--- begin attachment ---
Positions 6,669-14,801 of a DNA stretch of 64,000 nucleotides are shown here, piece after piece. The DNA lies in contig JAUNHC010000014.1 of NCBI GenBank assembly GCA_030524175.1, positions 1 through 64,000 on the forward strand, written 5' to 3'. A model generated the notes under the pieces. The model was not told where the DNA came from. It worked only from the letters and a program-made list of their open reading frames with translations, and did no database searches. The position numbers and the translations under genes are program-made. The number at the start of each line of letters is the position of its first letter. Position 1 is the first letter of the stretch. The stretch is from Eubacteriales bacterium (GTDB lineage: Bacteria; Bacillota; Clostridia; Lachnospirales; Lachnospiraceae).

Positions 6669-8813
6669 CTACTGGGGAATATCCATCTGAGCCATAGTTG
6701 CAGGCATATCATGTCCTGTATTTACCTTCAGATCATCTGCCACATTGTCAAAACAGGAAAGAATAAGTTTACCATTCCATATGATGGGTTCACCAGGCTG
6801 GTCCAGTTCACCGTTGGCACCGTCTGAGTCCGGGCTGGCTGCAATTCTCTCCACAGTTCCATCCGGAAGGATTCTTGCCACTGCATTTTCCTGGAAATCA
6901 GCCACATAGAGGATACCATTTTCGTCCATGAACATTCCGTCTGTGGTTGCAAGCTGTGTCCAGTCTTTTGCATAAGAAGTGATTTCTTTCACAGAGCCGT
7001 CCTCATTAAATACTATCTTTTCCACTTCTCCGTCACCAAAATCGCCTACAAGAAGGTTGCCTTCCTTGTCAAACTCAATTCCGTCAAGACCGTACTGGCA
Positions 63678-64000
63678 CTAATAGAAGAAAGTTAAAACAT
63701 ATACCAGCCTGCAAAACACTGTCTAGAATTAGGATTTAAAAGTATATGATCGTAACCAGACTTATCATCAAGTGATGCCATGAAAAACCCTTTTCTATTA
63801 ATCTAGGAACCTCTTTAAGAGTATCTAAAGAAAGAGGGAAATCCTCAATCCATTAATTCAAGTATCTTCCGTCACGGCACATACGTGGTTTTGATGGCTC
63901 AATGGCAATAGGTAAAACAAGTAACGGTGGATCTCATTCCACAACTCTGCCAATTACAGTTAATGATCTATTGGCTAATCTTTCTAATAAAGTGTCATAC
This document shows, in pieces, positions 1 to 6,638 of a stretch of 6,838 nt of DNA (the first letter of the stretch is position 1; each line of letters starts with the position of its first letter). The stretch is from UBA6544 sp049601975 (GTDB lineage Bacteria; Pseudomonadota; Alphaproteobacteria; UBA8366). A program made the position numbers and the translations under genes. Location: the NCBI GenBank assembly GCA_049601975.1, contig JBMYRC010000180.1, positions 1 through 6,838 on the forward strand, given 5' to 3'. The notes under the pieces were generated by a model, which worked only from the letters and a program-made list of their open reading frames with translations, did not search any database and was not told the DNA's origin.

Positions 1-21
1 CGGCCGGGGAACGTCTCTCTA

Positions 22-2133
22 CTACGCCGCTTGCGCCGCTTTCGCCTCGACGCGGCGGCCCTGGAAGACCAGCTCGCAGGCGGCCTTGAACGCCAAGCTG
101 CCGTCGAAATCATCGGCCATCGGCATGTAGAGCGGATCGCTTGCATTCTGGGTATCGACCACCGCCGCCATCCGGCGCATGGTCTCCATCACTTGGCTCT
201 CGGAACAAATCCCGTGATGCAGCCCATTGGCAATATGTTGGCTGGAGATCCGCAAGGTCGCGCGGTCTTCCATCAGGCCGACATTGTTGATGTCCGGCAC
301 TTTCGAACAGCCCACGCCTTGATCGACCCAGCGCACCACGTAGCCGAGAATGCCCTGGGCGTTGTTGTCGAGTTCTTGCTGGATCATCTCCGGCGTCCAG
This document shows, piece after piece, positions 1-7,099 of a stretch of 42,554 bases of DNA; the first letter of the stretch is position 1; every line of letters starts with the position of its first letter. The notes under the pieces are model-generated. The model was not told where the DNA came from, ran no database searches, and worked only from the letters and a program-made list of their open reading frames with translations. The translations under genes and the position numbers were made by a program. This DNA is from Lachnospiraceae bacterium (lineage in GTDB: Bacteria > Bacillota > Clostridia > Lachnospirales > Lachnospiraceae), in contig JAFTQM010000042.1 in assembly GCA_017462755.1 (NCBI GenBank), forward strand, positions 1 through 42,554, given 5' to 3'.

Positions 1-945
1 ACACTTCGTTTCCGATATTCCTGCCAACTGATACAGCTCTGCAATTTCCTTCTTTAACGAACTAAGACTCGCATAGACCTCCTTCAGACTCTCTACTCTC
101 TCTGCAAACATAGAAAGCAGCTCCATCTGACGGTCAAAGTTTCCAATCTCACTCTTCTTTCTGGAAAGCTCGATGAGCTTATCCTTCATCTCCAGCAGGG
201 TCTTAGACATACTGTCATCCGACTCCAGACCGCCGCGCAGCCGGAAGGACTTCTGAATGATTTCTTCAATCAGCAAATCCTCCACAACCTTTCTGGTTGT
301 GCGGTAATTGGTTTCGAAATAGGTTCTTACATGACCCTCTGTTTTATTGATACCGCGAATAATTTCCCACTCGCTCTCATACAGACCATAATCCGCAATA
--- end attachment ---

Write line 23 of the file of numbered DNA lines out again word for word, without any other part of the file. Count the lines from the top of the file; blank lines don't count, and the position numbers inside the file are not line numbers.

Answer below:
1 ACACTTCGTTTCCGATATTCCTGCCAACTGATACAGCTCTGCAATTTCCTTCTTTAACGAACTAAGACTCGCATAGACCTCCTTCAGACTCTCTACTCTC